The Atlantic seaboard is the only entirely anomalous region in South Africa as far as property prices and quantity of bond applications are concerned, with many properties selling for well over R100 000/m² and only 10 percent to 15 percent of buyers applying for bonds.
That’s according to Lew Geffen, chairman of Lew Geffen Sotheby’s International Realty, who says the difference becomes exceedingly apparent if you consider that luxury homes in Johannesburg now cost about R20 000/m².
“I’ve never seen a market in SA in which bond applications are as low as they are now on the Atlantic seaboard. To have a cash-buyer base of more than 80 percent in one area is unprecedented in the SA residential property market,” says Geffen.
Lew Geffen Sotheby’s International Realty Atlantic seaboard principal, Brendan Miller, says the largest market movement at the moment is in sectional title units, which more than half the time are pre-sold within days of obtaining a listing.
“We have waiting lists of buyers for flats in Sea Point, Green Point and surrounding areas and anything priced between R3m and R7m can be sold within days.”
According to property sales aggregation website Propstats.co.za, about 250 sectional title apartments and townhouses have been sold on the Atlantic seaboard in the first five months of the year, compared to just under 100 free-standing properties.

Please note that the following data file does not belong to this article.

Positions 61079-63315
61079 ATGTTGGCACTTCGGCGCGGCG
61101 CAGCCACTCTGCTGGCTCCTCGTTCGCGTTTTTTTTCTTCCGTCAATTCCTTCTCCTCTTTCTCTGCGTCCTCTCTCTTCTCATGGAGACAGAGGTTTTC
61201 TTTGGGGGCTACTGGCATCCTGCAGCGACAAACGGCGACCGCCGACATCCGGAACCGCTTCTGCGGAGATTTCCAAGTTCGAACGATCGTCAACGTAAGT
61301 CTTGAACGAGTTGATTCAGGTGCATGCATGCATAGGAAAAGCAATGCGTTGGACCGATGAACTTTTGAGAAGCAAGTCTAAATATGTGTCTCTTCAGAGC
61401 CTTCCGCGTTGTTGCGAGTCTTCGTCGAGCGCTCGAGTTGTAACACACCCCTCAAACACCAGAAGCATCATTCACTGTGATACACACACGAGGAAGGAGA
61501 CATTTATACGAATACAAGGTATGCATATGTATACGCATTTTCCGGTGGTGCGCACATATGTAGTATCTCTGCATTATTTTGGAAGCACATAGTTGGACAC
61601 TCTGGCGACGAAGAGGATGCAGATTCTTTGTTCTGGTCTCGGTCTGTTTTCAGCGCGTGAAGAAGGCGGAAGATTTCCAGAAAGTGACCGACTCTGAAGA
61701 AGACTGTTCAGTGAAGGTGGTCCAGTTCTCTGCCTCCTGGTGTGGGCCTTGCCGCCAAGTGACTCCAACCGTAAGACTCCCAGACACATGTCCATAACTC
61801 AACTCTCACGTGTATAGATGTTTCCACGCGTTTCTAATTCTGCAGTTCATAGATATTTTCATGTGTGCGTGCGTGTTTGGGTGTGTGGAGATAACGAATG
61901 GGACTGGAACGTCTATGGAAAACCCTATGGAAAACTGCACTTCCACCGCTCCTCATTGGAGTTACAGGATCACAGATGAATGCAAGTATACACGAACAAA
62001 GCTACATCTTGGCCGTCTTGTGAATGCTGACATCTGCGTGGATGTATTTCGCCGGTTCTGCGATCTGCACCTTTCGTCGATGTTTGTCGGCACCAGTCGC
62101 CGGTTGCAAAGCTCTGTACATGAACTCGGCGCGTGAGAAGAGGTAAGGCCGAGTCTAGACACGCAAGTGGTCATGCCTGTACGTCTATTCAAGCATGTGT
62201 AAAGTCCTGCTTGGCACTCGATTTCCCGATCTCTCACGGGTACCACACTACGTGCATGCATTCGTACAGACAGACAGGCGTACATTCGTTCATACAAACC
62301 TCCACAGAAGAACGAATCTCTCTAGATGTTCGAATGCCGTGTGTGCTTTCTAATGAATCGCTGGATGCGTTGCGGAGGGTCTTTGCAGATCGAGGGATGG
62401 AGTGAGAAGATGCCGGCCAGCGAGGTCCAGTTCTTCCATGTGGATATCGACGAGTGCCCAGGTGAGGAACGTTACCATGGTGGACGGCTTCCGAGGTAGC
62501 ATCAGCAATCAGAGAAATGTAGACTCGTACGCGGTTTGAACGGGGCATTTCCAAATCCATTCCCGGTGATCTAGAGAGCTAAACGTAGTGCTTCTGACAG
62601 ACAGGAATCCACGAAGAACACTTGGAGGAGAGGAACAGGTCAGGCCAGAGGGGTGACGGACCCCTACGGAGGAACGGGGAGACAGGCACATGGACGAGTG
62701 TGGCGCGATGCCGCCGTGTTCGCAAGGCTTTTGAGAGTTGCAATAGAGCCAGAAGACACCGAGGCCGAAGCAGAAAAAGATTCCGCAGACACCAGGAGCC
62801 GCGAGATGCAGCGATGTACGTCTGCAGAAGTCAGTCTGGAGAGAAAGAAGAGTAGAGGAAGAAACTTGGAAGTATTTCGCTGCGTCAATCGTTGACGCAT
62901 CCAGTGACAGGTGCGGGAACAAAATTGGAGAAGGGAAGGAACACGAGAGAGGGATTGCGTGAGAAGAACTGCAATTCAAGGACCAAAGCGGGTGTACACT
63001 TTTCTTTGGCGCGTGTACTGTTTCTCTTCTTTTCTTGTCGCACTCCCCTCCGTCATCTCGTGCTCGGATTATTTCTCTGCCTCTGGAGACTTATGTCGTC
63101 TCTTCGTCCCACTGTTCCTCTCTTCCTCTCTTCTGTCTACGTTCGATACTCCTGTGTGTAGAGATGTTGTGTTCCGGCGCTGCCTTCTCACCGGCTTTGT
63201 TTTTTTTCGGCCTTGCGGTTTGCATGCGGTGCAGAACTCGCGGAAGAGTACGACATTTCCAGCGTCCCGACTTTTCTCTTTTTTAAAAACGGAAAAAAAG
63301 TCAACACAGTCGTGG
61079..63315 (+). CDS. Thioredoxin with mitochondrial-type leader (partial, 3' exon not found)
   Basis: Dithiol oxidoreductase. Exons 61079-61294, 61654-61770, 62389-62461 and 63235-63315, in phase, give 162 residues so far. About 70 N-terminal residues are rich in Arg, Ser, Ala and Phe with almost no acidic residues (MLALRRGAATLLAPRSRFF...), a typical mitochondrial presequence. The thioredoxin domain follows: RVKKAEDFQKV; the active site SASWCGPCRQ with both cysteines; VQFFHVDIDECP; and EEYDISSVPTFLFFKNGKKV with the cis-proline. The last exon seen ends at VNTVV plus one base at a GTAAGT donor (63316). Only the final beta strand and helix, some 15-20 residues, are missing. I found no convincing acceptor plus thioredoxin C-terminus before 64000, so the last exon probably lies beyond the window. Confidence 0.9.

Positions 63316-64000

The value of the sectional title properties that have changed hands on the Atlantic seaboard since January 1 is around R965m and on average the sale price has been within 8 percent of the listing price, according to Propstats.
But though there have been far fewer sales of freestanding homes, the total value of these properties sold is more than R1 billion.
Prices of more than R100 000/m² are the norm now for Clifton, says Geffen, but older units in need of renovation in other suburbs along the coast can be sold for as little as R30 000/m².
“Property prices on the Atlantic seaboard are completely out of kilter with everywhere else in SA,” says Geffen. “But they are realistic if buyers are lining up and are prepared to pay the listing prices, which is clearly the case.”
Geffen predicts that the sectional title market might slow marginally as owners try to push up prices, but institutional bond applications will keep prices in perspective.
“There aren’t that many bonds in the area, but when banks start saying they won’t grant a bond because the sale price is too high, it starts having a domino effect because much of the value of a property is derived from the value of its location. If banks say the sale price for that location is unreasonable, it tends to have a knock-on effect.”
Miller says the next development corridor on the Atlantic seaboard is the Regent Road stretch of Sea Point from St John’s Road to the Queen’s Road Circle, which was kick-started last year with the redevelopment of the new shopping centre that houses Checkers.
“Developers are buying up old blocks and doing them up, or looking for smaller blocks to extend with modern apartments. Regent Road is definitely the place to watch,” says Miller.
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